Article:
Monday, August 25, 2014

Why we should still be concerned with the effects of the 2004 Indian Ocean Tsunami (1st part in a series)

Terrible things are happening all over the world. 

Even in Aceh, the media is speculating about how soon the Ebola virus will get to Sumatra, and how religious intolerance in the province is contributing to the near-global view of the perils of unchecked fundamentalism.

This may be why current stories and reports, such as that of Bill Clinton’s April trip to the province, seem to place the devastation and political/economic collapse following the 2004 Indian Ocean tsunami firmly in the past, with current stories of herculean reconstruction, improved living conditions, and reconciliation between a once-hostile province and a national government that only wanted the best for its people.

Indeed, if you look at the headlines, Aceh almost seems utopic in comparison to other troubled regions.

But it is not, and this unfortunate masking of some serious issues, many caused by the response to the tsunami and subsequent peace accord, is contributing to Aceh’s spooky trajectory towards being a repressive dictatorship of kleptocrats that parallels, albeit on a lesser scale, the uncontrolled brutality we’ve been witnessing in the Middle East.

Do not forget that it was only 5 years ago that Acehnese men were reported to be the largest Muslim group per capita to volunteer to join Pakistan/Afghanistan Al Qaeda for the jihad against the West.

Something made them this way, and it’s my contention that it wasn’t just misguided religious fervor.  It was desperation, and seething anger at Jakarta for having once again sold them down the river in terms of livelihoods, assistance, government positions, compensation, land acquisition, political self-determination . . . and these acts of marginalization didn’t just happen over years and years; they were also immediate products of the tsunami and subsequent reconstruction.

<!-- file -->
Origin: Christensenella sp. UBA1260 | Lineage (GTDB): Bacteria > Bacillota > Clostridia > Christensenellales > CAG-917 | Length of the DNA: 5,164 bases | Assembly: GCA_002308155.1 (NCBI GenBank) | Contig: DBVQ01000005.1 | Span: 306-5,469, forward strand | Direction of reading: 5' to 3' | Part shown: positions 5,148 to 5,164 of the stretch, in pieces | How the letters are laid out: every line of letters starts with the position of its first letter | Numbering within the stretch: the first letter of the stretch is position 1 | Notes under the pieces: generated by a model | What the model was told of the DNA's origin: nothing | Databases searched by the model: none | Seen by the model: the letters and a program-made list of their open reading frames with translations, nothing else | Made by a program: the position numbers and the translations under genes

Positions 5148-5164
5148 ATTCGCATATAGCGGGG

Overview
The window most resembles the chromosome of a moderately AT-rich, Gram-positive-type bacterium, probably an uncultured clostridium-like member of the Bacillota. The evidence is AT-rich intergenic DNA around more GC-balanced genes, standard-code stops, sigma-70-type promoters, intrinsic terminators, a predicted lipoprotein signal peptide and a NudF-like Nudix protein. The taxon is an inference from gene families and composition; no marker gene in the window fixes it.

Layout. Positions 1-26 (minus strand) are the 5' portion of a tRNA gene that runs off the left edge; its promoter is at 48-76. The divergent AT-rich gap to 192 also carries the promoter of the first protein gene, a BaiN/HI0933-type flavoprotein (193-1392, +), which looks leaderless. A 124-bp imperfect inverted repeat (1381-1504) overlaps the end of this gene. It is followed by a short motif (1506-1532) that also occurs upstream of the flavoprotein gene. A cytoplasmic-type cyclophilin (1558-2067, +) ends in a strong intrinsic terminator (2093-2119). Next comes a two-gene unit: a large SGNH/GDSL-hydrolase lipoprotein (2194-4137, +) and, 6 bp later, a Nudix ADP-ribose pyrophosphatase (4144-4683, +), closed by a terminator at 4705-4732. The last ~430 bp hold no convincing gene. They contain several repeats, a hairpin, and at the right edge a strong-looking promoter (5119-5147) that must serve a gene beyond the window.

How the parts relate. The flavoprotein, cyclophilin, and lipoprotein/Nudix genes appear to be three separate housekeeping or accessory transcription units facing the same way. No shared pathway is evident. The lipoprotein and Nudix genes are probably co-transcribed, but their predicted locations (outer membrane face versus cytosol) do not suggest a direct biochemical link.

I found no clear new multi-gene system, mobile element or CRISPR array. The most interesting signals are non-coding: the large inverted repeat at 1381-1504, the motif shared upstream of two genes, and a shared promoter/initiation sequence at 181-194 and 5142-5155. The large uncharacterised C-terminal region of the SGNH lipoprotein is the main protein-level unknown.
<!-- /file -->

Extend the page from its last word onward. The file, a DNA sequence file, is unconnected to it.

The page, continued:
I have been interested in the reconstruction efforts ever since I became part of them in early 2005.  And I witnessed firsthand how certain funds always went to certain groups.  And I kept track of this, because I knew that sooner or later this seeming inequity would affect me personally and the agency I supported.  And it did.

So during this year, the 10-year anniversary of the tsunami and the peace accord, what we will see around November is the media beginning to ramp up stories like Bill Clinton’s visit in April, where he was shown all the good things that reconstruction did.

I am not interested in demonstrating that the mismanagement of the funds led to further political instability and environmental devastation in the province, although they did.  I’m interested in helping the global donor community change its practices in the future, so that when a natural or man-made disaster hits a developing region, the first act of assistance after the emergency lifesaving measures have been accomplished is the empowerment of the local community to take charge and run the reconstruction—no matter how hard that is and how much money the foreign NGO will not be able to take back to its homeland. 

I want to start with one story.  It’s not the first example of how we knew something was not right with the reconstruction money, and it’s certainly not the most glaring example of problems with the multi-donor funds, but what it does show is how the mismanagement of 2004 reconstruction funds continues to have negative economic, environmental and political repercussions on an entire region well into 2014.

And it involves, of course, cocoa.

Stay tuned!

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